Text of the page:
The South Atlantic Quarterly 100.2 (2001) 423-445
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Gendering the Revolution:
Language, Politics, and the Birth of a Nation (1789–1795)
Under the Convention, the imaginary body of the King is replaced by a body of language, to which is assigned the mythic and operative role of articulating the Nation as a system.
—Michel de Certeau, Dominique Julia, and Jacques Revel,
Une politique de la langue: La Révolution française et les patois, 1975
The Constitution is null and void if the majority of the members of the Nation have not taken part in its writing.
—Olympe de Gouges, Declaration of the Rights of Woman, 1791
In the foreword to the second (1978) edition of L'écriture de l'histoire, Michel de Certeau chose to represent the aims of his study of Western historiographic écriture by way of an ironic commentary on a 1619 engraving in which Amerigo Vespucci is depicted as the discoverer who arrives from the sea and finds before him "the Indian America, a nude woman reclining in her hammock, an unnamed presence of difference, a body awakening among exotic fauna and flora." To illustrate one of the main ideas of his study—that history functions as a practice [End Page 423] and a discourse that are the products of its own locus and its own subject—Certeau is concerned to show how the discursive practice of history is bound up with this imaginary "inaugural scene: . . . the conqueror will write the body of the other and there, trace his own history. From his own desires and fantasms he will fabricate the historized body of the Other."1 In Une politique de la langue, Certeau and coauthors Julia and Revel took up another historiographic instance, examining the legislative and juridical writings on which the official history of modern France is based. In analyzing the "strategies" of those discourses of power whose ideology produced a "fantastic" and "folkloric object," these authors exposed the resistance of its "colonized" and reified Other by revealing the multiplicity of its participants and actors.2 To that extent, Une politique de la langue also anticipated L'invention du quotidien, where Certeau, no longer concentrating on the strategies of power, could uncover the corresponding "tactics" of those subjugated others. In his later books, Certeau went on to provide a much-needed theorizing of practices that has enabled us, particularly today's female historians, to fully capture the complex workings of this moment in modern history.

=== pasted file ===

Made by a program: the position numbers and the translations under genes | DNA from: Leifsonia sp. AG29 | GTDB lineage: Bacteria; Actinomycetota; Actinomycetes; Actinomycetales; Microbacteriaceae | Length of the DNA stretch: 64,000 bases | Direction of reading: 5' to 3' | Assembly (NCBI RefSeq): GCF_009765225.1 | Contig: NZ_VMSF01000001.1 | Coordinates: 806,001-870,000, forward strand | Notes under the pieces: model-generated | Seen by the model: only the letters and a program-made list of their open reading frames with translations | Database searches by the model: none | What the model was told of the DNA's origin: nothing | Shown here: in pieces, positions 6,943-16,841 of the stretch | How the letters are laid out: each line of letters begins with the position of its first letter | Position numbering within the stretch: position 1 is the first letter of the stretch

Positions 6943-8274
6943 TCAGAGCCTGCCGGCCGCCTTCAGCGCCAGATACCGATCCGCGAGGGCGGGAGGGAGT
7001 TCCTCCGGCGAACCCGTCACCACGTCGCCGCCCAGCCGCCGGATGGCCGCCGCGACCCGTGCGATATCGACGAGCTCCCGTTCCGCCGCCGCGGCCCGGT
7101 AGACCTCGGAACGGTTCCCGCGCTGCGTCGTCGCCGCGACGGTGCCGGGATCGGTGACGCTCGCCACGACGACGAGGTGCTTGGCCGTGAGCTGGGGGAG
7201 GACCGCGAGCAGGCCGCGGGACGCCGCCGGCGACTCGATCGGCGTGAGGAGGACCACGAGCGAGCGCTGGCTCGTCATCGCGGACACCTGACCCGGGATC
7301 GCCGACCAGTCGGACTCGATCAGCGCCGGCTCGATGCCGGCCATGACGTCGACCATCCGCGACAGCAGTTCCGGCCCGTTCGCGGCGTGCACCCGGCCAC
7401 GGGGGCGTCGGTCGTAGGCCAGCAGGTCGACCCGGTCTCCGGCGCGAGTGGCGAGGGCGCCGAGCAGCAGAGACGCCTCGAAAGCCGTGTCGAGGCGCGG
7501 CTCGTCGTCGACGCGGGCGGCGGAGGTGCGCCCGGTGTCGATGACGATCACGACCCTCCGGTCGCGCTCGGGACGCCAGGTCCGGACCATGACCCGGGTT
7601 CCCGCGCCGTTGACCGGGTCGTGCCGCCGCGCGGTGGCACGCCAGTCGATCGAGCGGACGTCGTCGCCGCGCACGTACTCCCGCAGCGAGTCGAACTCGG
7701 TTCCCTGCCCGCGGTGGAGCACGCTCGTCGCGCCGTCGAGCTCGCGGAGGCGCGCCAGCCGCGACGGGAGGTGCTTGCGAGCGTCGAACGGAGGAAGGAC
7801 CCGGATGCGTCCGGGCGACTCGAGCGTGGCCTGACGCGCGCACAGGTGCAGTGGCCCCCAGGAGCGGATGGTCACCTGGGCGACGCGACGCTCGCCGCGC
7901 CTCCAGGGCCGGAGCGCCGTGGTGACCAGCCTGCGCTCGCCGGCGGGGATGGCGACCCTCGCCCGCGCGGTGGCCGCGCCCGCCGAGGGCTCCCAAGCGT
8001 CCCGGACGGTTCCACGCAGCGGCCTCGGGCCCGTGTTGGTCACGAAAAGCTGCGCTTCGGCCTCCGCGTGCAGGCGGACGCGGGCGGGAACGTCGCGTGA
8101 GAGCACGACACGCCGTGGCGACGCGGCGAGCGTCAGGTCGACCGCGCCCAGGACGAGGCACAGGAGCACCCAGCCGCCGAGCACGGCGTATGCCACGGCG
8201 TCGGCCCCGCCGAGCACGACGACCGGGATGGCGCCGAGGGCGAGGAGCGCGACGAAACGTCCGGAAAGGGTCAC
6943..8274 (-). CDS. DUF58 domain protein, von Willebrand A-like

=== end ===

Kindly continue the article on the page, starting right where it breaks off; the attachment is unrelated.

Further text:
Une politique de la langue's primary object of study is the Abbé Grégoire's 1790 Questionnaire, relatif au patois et aux moeurs des gens de la campagne and attendant Correspondance on France's national language, as well as his Rapport sur la nécessité et les moyens d'anéantir les patois et d'universaliser l'usage de la langue française, of 16 Prairial, An II. Reading this corpus of documents as a "narrative of origins" and foundations of modern France, Certeau shows how those administrative and legislative writing practices enabled its construction not only as a novel political entity, but also as a juridical subject and a nation. France attained political unity on the basis of the constitutional acts and decrees written by such revolutionary leaders as the Abbé Grégoire and Barrère, who established French as the one and only language of France and thereby scripted the birth of the nation. As in L'écriture de l'histoire, Certeau shows in Une politique de la langue how history's process of unfolding entails the creation of an Other, in this case exposing the ethnographic impulse and mission at work in those history-making legislators and administrators of revolutionary France.
No engraving or frontispiece represents the imaginary ties that bound these new explorers—the provincial notables and clerks who, together with Grégoire (the constitutional reporter to the constituent assembly and the convention), drew the map of a new terra incognita to be conquered—the [End Page 424] "wild France" surrounding urban, patriotic Paris. They are represented instead by reports and by maps with crosshatched areas and dotted lines where, in light and shadow, the outlines...